The Larry Sanders Show: The Entire First Season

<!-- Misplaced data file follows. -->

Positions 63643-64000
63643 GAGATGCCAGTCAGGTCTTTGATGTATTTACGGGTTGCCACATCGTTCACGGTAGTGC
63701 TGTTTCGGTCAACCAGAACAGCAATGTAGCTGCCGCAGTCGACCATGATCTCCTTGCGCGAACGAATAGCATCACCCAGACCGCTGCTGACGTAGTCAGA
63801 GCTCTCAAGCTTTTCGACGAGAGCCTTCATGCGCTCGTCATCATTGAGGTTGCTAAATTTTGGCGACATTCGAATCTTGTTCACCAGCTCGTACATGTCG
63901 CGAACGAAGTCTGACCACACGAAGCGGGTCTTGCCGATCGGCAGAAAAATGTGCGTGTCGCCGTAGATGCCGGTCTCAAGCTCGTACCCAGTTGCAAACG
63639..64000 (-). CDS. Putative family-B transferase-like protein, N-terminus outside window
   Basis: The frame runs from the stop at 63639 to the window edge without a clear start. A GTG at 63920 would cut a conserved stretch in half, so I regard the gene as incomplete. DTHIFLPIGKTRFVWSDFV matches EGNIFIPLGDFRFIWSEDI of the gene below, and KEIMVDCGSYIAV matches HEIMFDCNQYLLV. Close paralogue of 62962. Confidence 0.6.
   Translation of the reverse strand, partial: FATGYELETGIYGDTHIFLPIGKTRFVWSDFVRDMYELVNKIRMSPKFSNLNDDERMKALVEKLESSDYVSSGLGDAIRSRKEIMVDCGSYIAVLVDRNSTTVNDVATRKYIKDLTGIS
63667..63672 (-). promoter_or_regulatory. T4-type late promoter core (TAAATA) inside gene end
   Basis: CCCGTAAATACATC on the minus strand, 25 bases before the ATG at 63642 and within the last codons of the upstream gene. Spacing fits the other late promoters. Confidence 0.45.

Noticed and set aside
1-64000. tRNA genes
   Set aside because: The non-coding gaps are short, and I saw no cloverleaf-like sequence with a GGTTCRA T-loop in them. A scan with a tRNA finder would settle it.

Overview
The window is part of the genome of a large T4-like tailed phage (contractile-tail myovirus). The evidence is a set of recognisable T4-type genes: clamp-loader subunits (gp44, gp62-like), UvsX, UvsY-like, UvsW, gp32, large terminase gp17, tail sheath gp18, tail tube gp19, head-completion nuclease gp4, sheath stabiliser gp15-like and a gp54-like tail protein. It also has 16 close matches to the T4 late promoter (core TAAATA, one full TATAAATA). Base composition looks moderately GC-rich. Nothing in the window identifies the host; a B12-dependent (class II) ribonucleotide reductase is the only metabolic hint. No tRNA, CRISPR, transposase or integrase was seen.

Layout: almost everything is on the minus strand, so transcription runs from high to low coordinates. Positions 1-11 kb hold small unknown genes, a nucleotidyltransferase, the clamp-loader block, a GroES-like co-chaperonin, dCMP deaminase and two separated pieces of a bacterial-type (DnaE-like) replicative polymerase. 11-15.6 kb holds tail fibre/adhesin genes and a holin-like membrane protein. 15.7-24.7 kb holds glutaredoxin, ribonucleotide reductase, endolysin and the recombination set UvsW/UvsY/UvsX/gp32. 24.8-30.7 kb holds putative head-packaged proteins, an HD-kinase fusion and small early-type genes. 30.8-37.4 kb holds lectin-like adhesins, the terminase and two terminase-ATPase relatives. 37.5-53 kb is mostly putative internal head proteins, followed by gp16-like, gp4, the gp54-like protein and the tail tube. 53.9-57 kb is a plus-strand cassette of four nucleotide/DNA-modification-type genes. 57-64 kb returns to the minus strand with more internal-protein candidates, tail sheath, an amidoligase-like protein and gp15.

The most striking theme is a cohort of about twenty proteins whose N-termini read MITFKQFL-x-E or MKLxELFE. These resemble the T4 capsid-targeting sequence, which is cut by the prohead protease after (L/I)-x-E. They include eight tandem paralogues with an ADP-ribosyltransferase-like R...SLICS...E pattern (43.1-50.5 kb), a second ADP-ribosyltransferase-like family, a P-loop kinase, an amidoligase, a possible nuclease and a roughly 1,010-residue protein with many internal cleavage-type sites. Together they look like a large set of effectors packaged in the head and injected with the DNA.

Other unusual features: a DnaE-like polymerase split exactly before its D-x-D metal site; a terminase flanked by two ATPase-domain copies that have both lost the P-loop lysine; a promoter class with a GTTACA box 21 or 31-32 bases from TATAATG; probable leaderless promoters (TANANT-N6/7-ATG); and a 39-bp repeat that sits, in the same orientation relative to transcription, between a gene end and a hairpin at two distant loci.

"And now, because we tried it with just the desk and it wasn't the same, it's Larry Sanders." Welcome to the first season (1992) of the hilariously funny HBO talk show send-up, The Larry Sanders Show. The brainchild of the show's star, Garry Shandling, Sanders was the forerunner for a string of hip shows like Sex in the City and The Sopranos, which proved that the cable networks were ready to go head-to-head with the big networks. Shandling describes Sanders as being "patterned after a combination of Johnny, Dave, Jay, and Sally Jesse Raphael but mostly Sally Jesse." Larry is a hapless talk show host surrounded by a studio of dysfunctional schemers full of both fear and bravado. As the center of this TV world, Sanders is like an empty vessel ready to believe whatever his producer, co-host, wife, assistant, or cue-card holder tells him. Constantly in a state of worry, he's bolstered and protected by producer Artie (Rip Torn, who is beyond brilliant in this role), a take-no-prisoners negotiator with a veneer of sincerity that makes him irresistible. Larry's spineless co-host Hank (Jeffrey Tambor), the butt of endless jokes from the cast and crew, suffers from low self-esteem, an inflated ego, a penchant for strippers, and the desire to host the show. Peripheral characters like talent-booker Paula (Janeane Garofalo) and writers Jerry (Jeremy Piven) and Phil (Wallace Langham), along with real-life celebrity guests including Carol Burnett, Billy Crystal, Robin Williams, and George Foreman, keep the confusion and humor at a maximum. Sanders is full of running gags, one-liners, and the self-indulgent attitudes we have come to love in spoofs about insider Hollywood. The 13 episodes on Columbia TriStar's three-disc Larry Sanders: The Entire First Season include "Promise" with David Spade as a two-timing comedian on the make; "The Guest Host" starring Dana Carvey as a replacement host so popular that his success as a stand-in sends Larry into a tailspin; "The Flirt" with Mimi Rogers coming on to Larry, much to the irritation of Larry's wife (Megan Gallager); and "Warmth," wherein Larry hires a focus group to find ways to boost the show's ratings. All episodes are preseneted in full-frame (1.33:1) with Dolby 2.0 Surround audio. Extras include a featurette with Shandling and Washington Post TV critic Tom Shales discussing the background of the show. It's great item for fans, as well as for those who missed the series when it first aired. Three-DVD digipak in paperboard case.